Maybe what this is implied here is that for Chopin more than any other composer, we know some works so well via recordings that any changes are going to be making us feeling uneasy. I grew listening to Rubinstein and Pollini whose style could be described as more objective and coherent than other performers, Horowitz coming to mind for one. Because of this, every diversion and change of pulse is going to jump to our face as the "rubato different from the one we are used to ..."

(Since I am speaking of Rubinstein, I have to tell a personal story. When I was a kid, Rubinstein could often be spotted at concerts of the likes of Barenboim, Pollini, Ashkenazy, ... I remember seeing for the first time at a Barenboim Beethoven Chopin Piano recital in January 1976 where I was amazed as much by his presence as by the Waldstein Sonata which I was hearing for the first time ...

I must have been 14 and remember once crossing someone asking myself if this guy knew how much he looked like Rubinstein until 5 minutes after, I realised that I had walked past my idol and called me all sorts of names ...

He lived actually not far. I started going to school with the cover of the record of Chopin's first concerto in my bag to ask for an autograph just in case. Needless to say, I never walked past him although my grandmother did and came back praising how approachable and charming he was ...

Whenever I hear a record of him playing, I still marvel at the cantabile, the naturalness of tempi, ..., and his unobtrusive runbato)

dimanche 14 février 2010

Lamest Excuse of the week ...

Geneva is very cold these days, Minus 8 when I leave in the morning ... This has not prevented Alexandre Tharaud to visit Victoria Hall as well as Neeme Järvi to remind us the the OSR potential. Meanwhile Lang Lang has cancelled his Sunday appearance. I personnally received the following mail:

"Après le début triomphal de la tournée suisse, le 7 février à Zurich, le récital de Lang Lang initialement prévu le 14 Février 2010 à 17h00 au Victoria Hall de Genève, doit être reporté. Le pianiste de renommée internationale souffre d’une inflammation de l’index de la main droite et est contraint à un repos d’une semaine."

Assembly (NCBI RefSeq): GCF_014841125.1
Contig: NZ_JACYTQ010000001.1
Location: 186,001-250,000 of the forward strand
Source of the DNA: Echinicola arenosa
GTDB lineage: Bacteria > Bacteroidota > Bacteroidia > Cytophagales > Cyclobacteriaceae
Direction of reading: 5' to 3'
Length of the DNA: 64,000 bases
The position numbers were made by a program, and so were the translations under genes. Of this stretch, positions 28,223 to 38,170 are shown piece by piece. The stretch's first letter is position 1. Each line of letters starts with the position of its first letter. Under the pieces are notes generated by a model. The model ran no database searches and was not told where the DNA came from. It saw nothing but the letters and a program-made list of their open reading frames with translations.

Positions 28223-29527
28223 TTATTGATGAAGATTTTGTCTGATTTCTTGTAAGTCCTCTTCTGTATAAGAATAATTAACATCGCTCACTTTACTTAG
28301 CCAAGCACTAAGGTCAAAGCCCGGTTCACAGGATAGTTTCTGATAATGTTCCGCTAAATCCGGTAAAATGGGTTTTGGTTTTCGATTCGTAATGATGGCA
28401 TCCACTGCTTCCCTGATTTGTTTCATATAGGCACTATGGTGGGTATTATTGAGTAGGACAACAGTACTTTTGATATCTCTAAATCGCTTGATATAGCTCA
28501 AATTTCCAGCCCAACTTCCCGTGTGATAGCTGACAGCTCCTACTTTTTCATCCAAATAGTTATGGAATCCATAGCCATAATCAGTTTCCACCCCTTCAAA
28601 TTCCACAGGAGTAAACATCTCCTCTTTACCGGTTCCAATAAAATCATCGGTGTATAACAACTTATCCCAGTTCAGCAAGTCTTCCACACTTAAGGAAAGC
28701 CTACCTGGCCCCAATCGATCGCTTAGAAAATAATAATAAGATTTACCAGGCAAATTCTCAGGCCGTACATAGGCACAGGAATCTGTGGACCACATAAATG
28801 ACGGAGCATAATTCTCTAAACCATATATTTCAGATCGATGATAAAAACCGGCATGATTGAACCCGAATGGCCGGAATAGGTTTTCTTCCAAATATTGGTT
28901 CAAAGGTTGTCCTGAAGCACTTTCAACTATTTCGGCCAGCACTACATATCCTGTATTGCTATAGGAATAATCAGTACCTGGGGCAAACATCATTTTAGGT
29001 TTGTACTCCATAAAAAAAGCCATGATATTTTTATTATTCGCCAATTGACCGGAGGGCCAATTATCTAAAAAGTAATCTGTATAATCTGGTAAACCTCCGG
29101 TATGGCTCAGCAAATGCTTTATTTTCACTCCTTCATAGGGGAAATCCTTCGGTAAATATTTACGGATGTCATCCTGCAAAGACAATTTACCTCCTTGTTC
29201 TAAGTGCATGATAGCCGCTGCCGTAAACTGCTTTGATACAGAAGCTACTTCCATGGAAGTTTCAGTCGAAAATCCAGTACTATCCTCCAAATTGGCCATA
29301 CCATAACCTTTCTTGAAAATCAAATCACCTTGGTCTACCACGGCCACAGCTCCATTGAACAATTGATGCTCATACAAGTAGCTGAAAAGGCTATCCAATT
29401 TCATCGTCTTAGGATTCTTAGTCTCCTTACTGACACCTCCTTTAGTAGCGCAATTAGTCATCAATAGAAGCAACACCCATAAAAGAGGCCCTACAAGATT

My personal translation: He does too many concerts, had not filled the hall (because of the cold ...) and decided to take a break. Those unhappy can find consolation in the Lang Lang store where scarfs and shoes at the pianist image can be purchased on line ... and this has nothing to do with music.

jeudi 11 février 2010

When was the first time you heard the music of Gustav Mahler ?

Hear here the answer to this question from leading conductors. Not to be missed. Listen to the end of Janssons's comments on the "Auferstehen" ...

In my case, I first heard the beginning of the Abschied on Das Lied von die Erde and stopped midway finding the music too morbid. I really entered later to Mahler's world via the cycle of the Knaben Wunderhorn, which I would describe even as today as one of the most direct and purest music that exists.I remember discovering in concert Mahler 6th for the first time with the European Youth Orchestra under Abbado where I jumped through the roof at the last hammer blow which I was not expecting.

mercredi 10 février 2010

Eine Salzburgische Maskerade ...

The entire intelligencia of Austria is under shock as the Salzburg Easter Festival director, Michael Dewitte, had been found guilty of stealing funds and other embezzlements charges. It seems that more than 2 M € were missing.

This seems to be also the case of Klaus Kretschmer, the Summer Festival Technical Director who attempted suicide in Salzburg. Reports also indicate that he betrayed Festival rules by working both for the Summer and Easter Organisation, which sounds funny given the relative small size of the theaters.

Reports indicate that Peter Alward, retired EMI executive, will replace Dewitte.

All of this is unfortunate and Austria may have some kind of habits of coming with such stories.

The Easter Festival is a place where I have some fond memories. It had, at least in my time, special seats for music students which enabled me to attend some unique and unforgettable moments during Karajan's time.

I am pretty sure that in the currencies of the time, more money had been going through the Festival than now. Think about it for a few seconds, Karajan may be described as an autocrat which he probably was but the music was outstanding and there was no such misbehaviour.

(PS: Thanks to my friend in Berlin to correct my many mistakes)

lundi 8 février 2010

Not to be missed

The Salle Pleyel has started recording live some of their concerts, some of which are available on their excellent site. What I have heard and seen is superb musically but also visually with a lot of variety in the images perspective. Be careful, they are available only available for a short period. Do not miss the Tchaikowsky cycle done by Gergiev and his Mariinsky team.

Is there any real need for studio recordings when you can have access to these documents ? Concert halls are the future of classical music recordings.

(PS for techies: these videos are in Flash which means that they would not run on future Ipads.)

La mémoire courte